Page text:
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    Re: Extremely poor conditions??
    From: Lars Bergman
    Date: 2012 Mar 23, 09:42 -0700

    Alex, you wrote
    "Unfortunately he does not say what was the SIGN of this difference"

    Found this in Blackburne: Tables for Azimuths, Great Circle Sailing and Reduction to the Meridian, from 1916. The heading of the article below is "Exceptional Excessive Refraction near the Horizon", written by Logan:

    ?Lieutenant Koss and Ensign Thun-Hohenstein, of the Austrian Navy, while con-
    ducting observations near Pola for finding the variation in the dip of the horizon, observed on a quiet day a rise of the apparent horizon above its computed position of 8' 47" at a height of 50ft., and of 9' 23" at a height of 33 ft. above water.?
    ?As a result of what has been set forth, the following brief summary may be given for the guidance of navigators : ?

    (a.) The inaccuracy of tables showing the dip and the visibility of objects should always be suspected when there is a marked difference between the temperature of the air and that of the sea-water.

    (b.) The errors will be largest in calm weather and when the eye is not far elevated above the sea, and will decrease as the wind increases and the eye is raised.

    (c.) When the air is warmer than the water, the visible horizon is raised above its normal position ; the altitude corrected by the ordinary dip-table will be too small, ...

    (d.) When the water is warmer than the air, the visible horizon is lowered below its normal position ; the altitude corrected by the ordinary dip-table will be too large, ...?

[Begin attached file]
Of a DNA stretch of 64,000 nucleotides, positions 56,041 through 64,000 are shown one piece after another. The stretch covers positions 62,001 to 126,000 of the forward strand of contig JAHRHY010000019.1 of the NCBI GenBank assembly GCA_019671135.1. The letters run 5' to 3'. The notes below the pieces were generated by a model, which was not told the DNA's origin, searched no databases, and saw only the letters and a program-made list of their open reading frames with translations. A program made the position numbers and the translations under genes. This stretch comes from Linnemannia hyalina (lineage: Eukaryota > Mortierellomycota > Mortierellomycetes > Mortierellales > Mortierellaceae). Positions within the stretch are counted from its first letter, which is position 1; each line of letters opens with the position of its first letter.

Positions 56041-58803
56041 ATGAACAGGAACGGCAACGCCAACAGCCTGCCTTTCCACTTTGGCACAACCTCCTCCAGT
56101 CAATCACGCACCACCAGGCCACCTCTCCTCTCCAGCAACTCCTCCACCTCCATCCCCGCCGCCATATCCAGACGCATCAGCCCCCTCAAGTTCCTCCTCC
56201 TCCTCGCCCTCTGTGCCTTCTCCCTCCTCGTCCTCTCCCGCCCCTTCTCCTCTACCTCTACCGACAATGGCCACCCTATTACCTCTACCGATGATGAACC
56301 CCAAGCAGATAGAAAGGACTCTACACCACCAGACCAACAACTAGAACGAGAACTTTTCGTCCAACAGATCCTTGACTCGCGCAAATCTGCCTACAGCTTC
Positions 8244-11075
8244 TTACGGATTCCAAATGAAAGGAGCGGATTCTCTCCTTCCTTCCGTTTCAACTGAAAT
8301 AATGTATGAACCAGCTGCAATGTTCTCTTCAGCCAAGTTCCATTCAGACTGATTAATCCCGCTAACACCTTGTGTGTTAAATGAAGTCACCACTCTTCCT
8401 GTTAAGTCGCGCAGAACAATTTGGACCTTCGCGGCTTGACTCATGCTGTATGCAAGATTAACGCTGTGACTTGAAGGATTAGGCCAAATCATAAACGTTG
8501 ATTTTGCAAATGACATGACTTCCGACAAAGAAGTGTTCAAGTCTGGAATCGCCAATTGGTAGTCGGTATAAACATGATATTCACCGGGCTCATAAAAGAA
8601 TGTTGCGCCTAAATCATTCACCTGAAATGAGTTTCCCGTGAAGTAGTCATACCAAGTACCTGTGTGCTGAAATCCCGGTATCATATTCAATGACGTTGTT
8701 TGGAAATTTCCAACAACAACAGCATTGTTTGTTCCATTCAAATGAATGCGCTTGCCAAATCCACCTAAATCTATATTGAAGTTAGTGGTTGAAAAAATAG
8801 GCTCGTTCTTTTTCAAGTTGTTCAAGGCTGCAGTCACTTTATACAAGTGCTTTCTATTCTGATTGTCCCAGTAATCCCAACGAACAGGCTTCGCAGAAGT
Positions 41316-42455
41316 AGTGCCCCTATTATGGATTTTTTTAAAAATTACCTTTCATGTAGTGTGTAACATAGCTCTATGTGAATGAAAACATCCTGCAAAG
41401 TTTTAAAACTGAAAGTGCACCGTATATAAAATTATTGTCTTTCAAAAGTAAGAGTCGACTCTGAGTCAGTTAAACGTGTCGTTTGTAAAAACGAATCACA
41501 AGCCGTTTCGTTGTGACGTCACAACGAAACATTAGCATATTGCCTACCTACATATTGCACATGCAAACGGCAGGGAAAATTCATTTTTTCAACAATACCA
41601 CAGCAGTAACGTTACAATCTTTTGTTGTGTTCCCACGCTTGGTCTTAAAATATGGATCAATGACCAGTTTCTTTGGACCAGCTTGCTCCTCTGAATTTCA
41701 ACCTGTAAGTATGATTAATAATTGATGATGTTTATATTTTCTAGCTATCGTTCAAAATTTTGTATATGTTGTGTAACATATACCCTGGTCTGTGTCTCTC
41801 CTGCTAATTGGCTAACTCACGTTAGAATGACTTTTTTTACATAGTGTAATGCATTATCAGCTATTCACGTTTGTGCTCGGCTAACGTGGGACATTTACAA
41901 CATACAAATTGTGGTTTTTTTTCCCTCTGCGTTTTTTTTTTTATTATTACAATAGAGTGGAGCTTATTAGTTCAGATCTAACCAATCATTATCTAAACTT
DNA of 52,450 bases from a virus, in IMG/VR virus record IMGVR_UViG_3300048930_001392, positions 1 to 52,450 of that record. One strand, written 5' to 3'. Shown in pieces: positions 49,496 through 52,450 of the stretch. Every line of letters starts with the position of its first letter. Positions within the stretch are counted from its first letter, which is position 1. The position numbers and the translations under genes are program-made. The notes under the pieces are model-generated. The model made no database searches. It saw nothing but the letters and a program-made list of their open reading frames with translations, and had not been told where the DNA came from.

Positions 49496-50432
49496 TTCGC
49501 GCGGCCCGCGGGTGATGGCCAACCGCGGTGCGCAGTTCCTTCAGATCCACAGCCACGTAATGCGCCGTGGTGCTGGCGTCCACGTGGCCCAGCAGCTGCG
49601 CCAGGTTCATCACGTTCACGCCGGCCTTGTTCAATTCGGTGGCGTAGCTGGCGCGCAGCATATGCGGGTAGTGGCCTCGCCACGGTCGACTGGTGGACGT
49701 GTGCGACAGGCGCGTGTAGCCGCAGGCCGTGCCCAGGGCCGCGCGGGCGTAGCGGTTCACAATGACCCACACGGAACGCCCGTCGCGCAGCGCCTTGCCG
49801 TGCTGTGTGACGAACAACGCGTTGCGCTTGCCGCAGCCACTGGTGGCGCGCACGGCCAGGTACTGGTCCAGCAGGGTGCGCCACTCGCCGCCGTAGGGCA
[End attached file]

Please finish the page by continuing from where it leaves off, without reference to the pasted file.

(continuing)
?A little more than a year before the time of writing this a very well authenticated case of undoubted excessive refraction was brought to the notice of the writer by an old pupil (Captain W. H. Sweny), then commanding the P. and O. s.s. "Mooltan," At about 6 p.m, on April 11th, 1910, he took observations of four different stars for a position ? viz, Procyon (ex-meridian) to northward, Rigel to north-westward, Canopus to south-westward, and ? Centauri to south-eastward, to cross with one another. The chief officer took an ex-meridian of Pollux to northward, and Rigel and ? Centauri for a cross. Shortly afterwards the fourth officer took Procyon, Canopus, ? Centauri, and Jupiter to eastward. Captain Sweny first sent the writer his own observations, asking him to work them out and let him know what he made the resulting position. This was done, and when the captain afterwards sent the results of his work both positions were in agreement and evidently not more than about 1' in error in either latitude or longitude. The captain also sent the worked out observations of the other two officers, and from all these observations the writer was able to deduce fairly accurate separate positions, and it was evident from these
    observations that refraction was excessive all round the horizon, but greatest to the northward, where it was about 11.0', and in other parts of the horizon averaging about 6?', the altitudes being smaller by these amounts than they should have been by allowing the usual tabular corrections The height of eye when these observations were taken was 50 ft. If the captain had been satisfied with the ex-meridian observations of Procyon and Pollux, and the longitude of ? Centauri, he would have been 11' or 12' out in the latitude and 33' out in the longitude. By using the observations intelligently he was practically correct in his position, and made Rottnest Light nearly ahead at 2 a.m. His position at the time was about 30? 4' S. and 113? 47' E.

    The above related experiences, though undoubtedly very exceptional, should tend to warn navigators not to trust too implicitly even in daylight to observations taken on one side only of the meridian, or prime vertical ; for though such excessive refraction is very rare, and may not be experienced in the lifetime of a frequent observer, it is probable that such amounts as 2' , difference from the tabulated value of refraction is not uncommon .?

    Here is a link to the book:


    Lars, 59N 18E
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